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We Now Have a Wildfire

I could have just as easily titled this, “What a difference a year makes.” Yesterday was hot and dry, with temperatures reaching 108 officially. This sets a new record for the hottest August 10th on record as well as the hottest day ever recorded here in August. What is more, the humidity was at 9%, which is exceptionally low. It is somehow not surprising that the first nearby fire began yesterday. There are stunning differences from last year, though.

Last year, there were major fires burning in Montana in June. Our local fire last year rapidly grew from 250 acres to well over 4,000 acres in a matter of days. It ended up being over 40,000 acres. The hot and dry conditions contributed quite a bit to the growth, but that wasn’t the biggest factor, believe it or not. 

The fire last year was combatted for nearly three weeks by a skeleton crew of 23 firefighters and no heavy equipment, helicopters, or tankers. In part, that was because personnel was being used elsewhere. More importantly, though, the forest service was still being held back by Obama-era regulations and funding. They literally couldn’t hire more firefighters to battle the blaze. A crew of 23 without equipment support simply isn’t enough to battle a fire with the conditions we had.

This year, the Secretary of the Interior, who is from Montana, and President Trump instituted some major changes in regard to wildfire. They also freed up disaster relief funds. As a result, the fire we now have and that I mentioned is being held to about 21 acres at this time. It is being manned by 75 firefighters, 3 helicopters, 2 bulldozers, and 2 water tanker aircraft are available if they are needed. Other resources are also available and more fire teams are just a phone call away.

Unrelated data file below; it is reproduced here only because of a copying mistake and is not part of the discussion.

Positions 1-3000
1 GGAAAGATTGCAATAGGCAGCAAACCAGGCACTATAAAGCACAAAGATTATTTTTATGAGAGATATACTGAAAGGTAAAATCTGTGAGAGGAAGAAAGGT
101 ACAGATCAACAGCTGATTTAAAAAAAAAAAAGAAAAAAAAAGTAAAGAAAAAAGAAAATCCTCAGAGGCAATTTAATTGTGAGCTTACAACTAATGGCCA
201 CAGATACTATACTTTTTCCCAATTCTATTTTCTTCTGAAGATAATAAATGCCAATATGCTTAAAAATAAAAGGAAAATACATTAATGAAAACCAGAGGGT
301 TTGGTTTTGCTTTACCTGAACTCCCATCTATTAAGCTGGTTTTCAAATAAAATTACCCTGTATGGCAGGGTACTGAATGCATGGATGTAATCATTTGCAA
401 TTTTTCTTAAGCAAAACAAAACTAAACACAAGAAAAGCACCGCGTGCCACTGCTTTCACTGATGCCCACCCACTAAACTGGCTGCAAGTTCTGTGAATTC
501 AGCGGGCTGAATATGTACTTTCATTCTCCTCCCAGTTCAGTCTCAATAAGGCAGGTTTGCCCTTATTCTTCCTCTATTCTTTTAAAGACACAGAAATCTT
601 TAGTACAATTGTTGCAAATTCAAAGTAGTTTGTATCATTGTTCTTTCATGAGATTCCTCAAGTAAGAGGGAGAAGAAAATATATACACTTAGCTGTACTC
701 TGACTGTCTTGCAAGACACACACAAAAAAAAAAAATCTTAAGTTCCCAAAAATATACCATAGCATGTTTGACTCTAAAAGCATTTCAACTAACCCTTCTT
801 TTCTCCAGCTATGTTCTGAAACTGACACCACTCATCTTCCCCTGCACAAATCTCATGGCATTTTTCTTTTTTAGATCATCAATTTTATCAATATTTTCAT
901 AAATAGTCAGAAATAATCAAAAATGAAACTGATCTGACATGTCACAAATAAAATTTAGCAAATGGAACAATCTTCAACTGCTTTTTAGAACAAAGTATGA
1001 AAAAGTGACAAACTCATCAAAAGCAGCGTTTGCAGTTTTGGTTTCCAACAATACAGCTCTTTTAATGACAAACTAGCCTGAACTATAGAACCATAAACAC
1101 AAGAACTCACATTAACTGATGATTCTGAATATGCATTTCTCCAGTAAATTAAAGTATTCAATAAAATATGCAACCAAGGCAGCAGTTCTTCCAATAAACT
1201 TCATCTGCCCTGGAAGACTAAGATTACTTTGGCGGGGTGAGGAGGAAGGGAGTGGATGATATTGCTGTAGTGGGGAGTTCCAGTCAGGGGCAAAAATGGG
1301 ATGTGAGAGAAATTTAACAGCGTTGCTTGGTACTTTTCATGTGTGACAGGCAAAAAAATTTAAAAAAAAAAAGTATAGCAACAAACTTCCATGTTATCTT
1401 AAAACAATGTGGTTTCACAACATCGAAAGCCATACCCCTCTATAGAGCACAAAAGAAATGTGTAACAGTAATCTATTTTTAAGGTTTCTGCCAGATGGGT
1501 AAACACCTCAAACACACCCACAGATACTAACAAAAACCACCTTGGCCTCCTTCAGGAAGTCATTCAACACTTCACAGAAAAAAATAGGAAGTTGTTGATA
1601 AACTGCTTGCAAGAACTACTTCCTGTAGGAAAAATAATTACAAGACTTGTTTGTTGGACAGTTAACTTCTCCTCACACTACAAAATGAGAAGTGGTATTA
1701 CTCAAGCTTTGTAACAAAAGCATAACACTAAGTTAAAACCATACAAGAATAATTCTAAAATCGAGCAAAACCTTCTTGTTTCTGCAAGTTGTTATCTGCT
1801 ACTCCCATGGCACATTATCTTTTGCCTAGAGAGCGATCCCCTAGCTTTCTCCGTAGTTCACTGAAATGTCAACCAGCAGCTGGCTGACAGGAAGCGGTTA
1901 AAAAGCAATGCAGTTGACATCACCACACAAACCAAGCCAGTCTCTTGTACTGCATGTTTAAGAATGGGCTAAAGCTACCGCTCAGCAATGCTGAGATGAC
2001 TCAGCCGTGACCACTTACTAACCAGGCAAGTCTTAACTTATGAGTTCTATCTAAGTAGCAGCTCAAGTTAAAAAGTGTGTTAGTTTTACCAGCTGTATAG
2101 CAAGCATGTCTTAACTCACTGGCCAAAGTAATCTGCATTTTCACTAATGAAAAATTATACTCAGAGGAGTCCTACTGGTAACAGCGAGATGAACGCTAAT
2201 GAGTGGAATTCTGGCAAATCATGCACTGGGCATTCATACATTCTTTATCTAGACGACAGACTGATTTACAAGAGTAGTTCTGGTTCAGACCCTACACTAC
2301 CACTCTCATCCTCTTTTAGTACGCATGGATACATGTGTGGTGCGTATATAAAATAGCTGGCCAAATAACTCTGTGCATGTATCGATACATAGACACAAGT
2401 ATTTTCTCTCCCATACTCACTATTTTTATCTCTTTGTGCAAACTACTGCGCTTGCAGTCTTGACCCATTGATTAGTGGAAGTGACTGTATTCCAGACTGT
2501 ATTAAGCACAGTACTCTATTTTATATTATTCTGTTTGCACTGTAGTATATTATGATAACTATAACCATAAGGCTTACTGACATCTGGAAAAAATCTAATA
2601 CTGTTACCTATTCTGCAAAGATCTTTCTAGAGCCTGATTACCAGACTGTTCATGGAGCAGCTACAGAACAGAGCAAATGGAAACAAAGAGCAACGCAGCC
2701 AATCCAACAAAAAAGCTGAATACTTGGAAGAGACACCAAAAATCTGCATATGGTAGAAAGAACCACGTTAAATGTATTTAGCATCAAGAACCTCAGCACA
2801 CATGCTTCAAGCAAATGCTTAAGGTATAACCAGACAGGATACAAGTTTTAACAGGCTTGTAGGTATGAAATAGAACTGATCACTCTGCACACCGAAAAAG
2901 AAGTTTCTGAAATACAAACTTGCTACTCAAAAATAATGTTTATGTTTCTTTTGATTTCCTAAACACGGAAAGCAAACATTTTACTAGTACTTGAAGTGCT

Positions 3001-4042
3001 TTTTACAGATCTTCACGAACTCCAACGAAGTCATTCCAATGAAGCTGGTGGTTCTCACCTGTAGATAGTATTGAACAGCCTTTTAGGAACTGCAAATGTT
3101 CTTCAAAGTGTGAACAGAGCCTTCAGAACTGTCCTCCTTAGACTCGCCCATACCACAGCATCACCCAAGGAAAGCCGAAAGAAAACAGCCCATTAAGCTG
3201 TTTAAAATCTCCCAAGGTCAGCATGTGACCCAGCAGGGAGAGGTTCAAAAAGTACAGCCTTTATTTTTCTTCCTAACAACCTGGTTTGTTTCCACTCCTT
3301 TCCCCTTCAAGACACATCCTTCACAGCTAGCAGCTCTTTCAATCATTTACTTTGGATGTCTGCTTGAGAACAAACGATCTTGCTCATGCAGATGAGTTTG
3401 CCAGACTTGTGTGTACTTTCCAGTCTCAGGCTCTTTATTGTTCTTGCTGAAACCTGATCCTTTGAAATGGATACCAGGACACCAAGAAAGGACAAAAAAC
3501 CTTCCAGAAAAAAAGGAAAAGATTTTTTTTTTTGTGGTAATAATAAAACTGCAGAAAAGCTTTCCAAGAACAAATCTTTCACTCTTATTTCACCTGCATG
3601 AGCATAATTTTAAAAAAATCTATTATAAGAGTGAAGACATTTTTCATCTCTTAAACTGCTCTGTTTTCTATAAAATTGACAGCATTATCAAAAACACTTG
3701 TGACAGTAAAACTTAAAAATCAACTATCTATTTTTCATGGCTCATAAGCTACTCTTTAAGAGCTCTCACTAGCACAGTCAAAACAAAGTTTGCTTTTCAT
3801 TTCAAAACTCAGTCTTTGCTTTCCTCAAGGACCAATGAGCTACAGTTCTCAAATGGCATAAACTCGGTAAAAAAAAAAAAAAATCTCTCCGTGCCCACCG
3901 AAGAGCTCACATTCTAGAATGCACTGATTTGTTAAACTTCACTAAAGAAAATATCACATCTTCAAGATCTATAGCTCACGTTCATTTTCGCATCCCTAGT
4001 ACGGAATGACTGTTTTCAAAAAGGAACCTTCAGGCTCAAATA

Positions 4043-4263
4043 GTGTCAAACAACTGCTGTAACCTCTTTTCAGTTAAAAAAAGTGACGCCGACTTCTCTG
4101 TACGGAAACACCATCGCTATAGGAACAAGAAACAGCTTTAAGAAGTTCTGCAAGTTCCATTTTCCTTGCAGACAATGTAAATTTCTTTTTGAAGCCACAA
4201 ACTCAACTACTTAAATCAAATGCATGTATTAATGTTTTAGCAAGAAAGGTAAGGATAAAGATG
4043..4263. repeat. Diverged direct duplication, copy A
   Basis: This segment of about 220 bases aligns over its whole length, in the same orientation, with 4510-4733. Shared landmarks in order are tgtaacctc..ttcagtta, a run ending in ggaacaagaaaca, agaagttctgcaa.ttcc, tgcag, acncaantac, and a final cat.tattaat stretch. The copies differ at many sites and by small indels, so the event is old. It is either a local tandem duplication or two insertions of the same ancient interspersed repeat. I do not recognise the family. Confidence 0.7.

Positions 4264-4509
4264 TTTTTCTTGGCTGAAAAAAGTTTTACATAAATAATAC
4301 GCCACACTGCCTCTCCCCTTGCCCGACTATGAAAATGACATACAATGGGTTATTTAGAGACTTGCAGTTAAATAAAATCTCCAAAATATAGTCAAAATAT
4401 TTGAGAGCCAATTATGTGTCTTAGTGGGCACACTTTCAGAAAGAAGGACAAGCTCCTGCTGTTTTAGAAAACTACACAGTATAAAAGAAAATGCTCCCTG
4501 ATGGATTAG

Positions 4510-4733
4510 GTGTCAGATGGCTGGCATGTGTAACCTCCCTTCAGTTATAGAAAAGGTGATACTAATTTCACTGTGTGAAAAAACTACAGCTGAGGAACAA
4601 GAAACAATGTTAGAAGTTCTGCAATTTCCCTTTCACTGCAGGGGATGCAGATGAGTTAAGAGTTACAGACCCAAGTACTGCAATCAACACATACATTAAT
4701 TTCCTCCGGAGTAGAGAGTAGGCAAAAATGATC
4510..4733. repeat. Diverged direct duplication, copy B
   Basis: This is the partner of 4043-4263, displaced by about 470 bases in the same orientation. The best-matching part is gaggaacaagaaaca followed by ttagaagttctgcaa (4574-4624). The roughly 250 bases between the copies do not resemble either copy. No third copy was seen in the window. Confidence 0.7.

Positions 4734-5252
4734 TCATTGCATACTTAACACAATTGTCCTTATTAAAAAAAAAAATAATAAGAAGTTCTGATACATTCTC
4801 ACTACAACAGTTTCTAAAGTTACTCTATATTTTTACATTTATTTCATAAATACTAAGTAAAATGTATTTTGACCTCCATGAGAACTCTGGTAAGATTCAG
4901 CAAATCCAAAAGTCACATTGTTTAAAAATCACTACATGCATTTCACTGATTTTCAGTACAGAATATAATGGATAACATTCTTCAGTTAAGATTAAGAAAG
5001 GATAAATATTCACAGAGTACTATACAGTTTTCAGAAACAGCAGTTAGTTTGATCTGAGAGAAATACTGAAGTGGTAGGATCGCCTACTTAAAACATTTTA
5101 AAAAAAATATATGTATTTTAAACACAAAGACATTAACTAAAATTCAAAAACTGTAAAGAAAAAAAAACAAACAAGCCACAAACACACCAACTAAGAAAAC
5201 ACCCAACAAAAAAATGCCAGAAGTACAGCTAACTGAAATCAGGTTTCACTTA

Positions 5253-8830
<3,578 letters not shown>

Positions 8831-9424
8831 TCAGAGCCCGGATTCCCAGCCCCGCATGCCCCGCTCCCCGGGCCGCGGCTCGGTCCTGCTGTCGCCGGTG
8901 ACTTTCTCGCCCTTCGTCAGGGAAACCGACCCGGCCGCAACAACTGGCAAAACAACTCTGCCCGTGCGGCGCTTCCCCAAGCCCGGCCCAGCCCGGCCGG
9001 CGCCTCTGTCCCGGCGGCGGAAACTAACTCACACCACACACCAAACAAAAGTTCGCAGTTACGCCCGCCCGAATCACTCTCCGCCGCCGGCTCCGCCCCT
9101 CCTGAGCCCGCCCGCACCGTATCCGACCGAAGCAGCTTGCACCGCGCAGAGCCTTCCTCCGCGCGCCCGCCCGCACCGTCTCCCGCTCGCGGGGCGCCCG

This image shows some of the terrain firefighters are dealing with.

That doesn’t mean that this fire couldn’t grow rapidly. The terrain is rocky and difficult, even though it isn’t far from the main highway or the river. In fact, the location of the fire, called the Weeksville Fire, is only about a half-mile from one of our fishing spots. I’ve shared images of that fishing spot. We won’t be fishing there anytime soon, though.

          Here is an image I’ve shared before. I’ve included an arrow to show where the fire is located.

This fire is also a rarity in that it was man-caused rather than lightning-caused. It wasn’t from arson or negligence, though. The fire began because of a trailer-house fire. Unfortunately, the trailer and one outbuilding were destroyed.

There is smoke in the air today, but it isn’t bad and nowhere near what it was last year at this time. It is amazing what wise forest management and regulations, coupled with disaster funding and resources, can do to cut the fire hazard down. Had the same measures been in place last year, it is likely that many thousands of acres of forest would have been saved. It would have saved a huge amount of money, too. The total cost in terms of 1.3 million acres of timber, the wildlife, the habitat, the water table, and lost income for businesses and individuals in the state probably won’t be known for decades, if it ever is.

   Note: Except for the picture I’ve previously shared, all images here are from the US Forest Service.

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Written by Rex Trulove

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    • Thankfully, the fire didn’t last long. It took just a few days to contain it. This year was actually a rarity. We had no major fires within 20 miles of us. I’m not complaining. A lot of that is also because the President channeled more money into wildfire suppression this year, so the fires were brought under control before they could get out of hand.